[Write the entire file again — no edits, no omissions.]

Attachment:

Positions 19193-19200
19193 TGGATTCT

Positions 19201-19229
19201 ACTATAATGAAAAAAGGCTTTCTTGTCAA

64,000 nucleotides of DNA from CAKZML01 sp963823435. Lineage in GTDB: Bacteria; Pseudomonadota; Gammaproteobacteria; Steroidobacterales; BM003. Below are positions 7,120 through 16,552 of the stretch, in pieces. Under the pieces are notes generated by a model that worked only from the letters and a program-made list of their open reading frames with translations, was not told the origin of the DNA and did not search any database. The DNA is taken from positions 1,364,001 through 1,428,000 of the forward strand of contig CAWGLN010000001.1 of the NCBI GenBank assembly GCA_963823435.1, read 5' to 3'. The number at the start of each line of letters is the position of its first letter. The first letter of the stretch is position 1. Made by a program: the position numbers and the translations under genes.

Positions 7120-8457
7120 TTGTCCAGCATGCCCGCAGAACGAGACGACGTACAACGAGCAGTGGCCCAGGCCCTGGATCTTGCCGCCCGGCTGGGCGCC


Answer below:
Positions 19193-19200
19193 TGGATTCT

Positions 19201-19229
19201 ACTATAATGAAAAAAGGCTTTCTTGTCAA

64,000 nucleotides of DNA from CAKZML01 sp963823435. Lineage in GTDB: Bacteria; Pseudomonadota; Gammaproteobacteria; Steroidobacterales; BM003. Below are positions 7,120 through 16,552 of the stretch, in pieces. Under the pieces are notes generated by a model that worked only from the letters and a program-made list of their open reading frames with translations, was not told the origin of the DNA and did not search any database. The DNA is taken from positions 1,364,001 through 1,428,000 of the forward strand of contig CAWGLN010000001.1 of the NCBI GenBank assembly GCA_963823435.1, read 5' to 3'. The number at the start of each line of letters is the position of its first letter. The first letter of the stretch is position 1. Made by a program: the position numbers and the translations under genes.

Positions 7120-8457
7120 TTGTCCAGCATGCCCGCAGAACGAGACGACGTACAACGAGCAGTGGCCCAGGCCCTGGATCTTGCCGCCCGGCTGGGCGCC